Merkel delivers big setback to Kenny's debt relief hopes
GERMAN CHANCELLOR Angela Merkel has upended a carefully crafted plan to resolve Europe’s banking crisis, delivering a sharp setback to Taoiseach Enda Kenny as he battles for a debt relief deal.
Moments after Mr Kenny declared in Brussels that he had achieved solid progress overnight at a tense EU summit, Dr Merkel moved abruptly to curtail the scope of the effort to break the link between bank and sovereign debt.
The chancellor’s intervention, which took high-level EU figures by surprise, has cast a new cloud of uncertainty over the feasibility of Mr Kenny’s demands.
For the first time in public, she backed her finance minister Wolfgang Schäuble in his assertion that national bodies must remain responsible for most banking debts.
This is markedly at odds with the push from Mr Kenny and the leaders of France, Italy and Spain for the European Stability Mechanism bailout fund to pay for historic banking losses.
The question of who takes responsibility for “legacy” banking debts has emerged as one the most sensitive issues to be settled in complex talks on the recapitalisation of stricken banks by the ESM.
Although EU leaders decided at the summit to farm out this discussion to euro zone finance ministers, Dr Merkel pre-empted these talks even though the EU leaders did not address this question at the summit.
Their focus had been on fixing a January 1st deadline for a legal agreement on new powers for the European Central Bank to supervise commercial banks, a precondition for direct ESM aid to banks.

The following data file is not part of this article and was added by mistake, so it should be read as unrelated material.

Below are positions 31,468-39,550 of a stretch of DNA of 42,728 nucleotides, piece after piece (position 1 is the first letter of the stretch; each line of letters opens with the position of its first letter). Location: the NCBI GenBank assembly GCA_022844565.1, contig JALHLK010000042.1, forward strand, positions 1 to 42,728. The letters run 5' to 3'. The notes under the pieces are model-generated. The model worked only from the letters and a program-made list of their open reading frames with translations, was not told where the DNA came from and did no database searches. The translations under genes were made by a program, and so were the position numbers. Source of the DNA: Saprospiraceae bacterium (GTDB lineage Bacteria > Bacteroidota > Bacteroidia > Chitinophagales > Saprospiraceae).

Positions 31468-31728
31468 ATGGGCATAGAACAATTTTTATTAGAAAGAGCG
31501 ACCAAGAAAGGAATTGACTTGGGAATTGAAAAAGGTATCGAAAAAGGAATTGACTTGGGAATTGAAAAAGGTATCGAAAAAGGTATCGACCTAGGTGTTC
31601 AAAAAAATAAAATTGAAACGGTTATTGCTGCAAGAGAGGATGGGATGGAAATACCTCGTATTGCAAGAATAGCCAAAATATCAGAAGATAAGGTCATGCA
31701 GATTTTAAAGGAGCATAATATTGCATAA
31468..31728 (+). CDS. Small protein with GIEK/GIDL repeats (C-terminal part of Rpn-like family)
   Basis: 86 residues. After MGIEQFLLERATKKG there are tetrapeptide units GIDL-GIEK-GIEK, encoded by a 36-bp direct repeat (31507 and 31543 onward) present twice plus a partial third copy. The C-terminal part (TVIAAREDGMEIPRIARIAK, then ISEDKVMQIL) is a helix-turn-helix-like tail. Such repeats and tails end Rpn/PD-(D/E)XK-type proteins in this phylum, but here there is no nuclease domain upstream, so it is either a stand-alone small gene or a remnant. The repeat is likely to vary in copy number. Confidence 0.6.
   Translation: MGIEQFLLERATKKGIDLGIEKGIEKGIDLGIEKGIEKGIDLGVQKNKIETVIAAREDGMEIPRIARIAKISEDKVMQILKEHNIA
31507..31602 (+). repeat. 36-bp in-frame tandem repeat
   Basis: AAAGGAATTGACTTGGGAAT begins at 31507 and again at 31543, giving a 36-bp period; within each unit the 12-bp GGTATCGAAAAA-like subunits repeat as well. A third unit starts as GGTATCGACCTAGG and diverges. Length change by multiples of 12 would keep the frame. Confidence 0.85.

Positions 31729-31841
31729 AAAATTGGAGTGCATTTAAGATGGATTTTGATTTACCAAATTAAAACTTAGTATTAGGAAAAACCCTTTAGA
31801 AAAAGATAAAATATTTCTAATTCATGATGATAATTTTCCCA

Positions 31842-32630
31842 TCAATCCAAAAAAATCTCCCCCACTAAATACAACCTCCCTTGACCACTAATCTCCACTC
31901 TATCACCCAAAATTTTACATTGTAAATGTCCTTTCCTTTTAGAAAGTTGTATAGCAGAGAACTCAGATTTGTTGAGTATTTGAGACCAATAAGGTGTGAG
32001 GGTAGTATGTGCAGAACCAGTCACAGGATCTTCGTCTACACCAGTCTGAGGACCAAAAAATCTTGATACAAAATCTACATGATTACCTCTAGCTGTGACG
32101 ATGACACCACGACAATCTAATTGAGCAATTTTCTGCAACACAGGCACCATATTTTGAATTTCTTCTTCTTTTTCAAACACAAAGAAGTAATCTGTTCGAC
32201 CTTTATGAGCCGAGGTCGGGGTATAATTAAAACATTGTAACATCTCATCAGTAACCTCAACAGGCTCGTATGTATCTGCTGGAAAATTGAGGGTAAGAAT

This was a “very progressive” step forward, Mr Kenny told reporters. “So that’s good news from that point of view for Ireland and for Europe.”
It was only shortly afterwards, in a briefing room down the corridor from where Mr Kenny held his own press conference, that Dr Merkel spoke.
Answering a reporter’s question about the possibility that any ESM rescue of Spain’s banks would damage her re-election campaign next year, she ruled out the fund taking on retrospective liabilities.
“I hadn’t even thought of the elections before hearing such ideas here. The capital needs of Spanish banks have just been evaluated and a programme for their recapitalisation has been agreed,” she said.
“Spain only needs to ask for the tranches of funds. There will be no retroactive direct recapitalisation, either.” These remarks were immediately seen as an implicit rebuff to the demands of Mr Kenny and his supporters for a mutualisation of banking debt.
A German government spokesman in Berlin later said her remarks were simply a reiteration of the current legal position and that there was nothing new in them; they were not about Ireland.
In Dublin, the Government spokesman also sought to play down the significance of her remarks.
“We understand that Chancellor Merkel was asked a direct question about the recapitalisation of Spanish banks and she replied in that context,” he said. His statement also noted that the pledge by EU leaders to sever the loop between bank and sovereign debt still stands.
The possibility of the ESM paying for existing bank debts is crucial for Spain, given fears that its banking crisis could overwhelm the government of premier Mariano Rajoy.
This, in turn, has prompted anxiety in France and Italy that any escalation of the Spanish banking emergency would affect them.
Top-ranked French officials said the notion of the ESM taking on historic debt was seriously in play in the wake of the summit. “The discussion we must have is to guarantee the retroactive effect of this, which is very important vis-à-vis the markets. It will take some time – weeks or months,” a senior Elysée figure said.
“It’s important to reflect on the stability of the euro zone and how to deal with this historic problem.”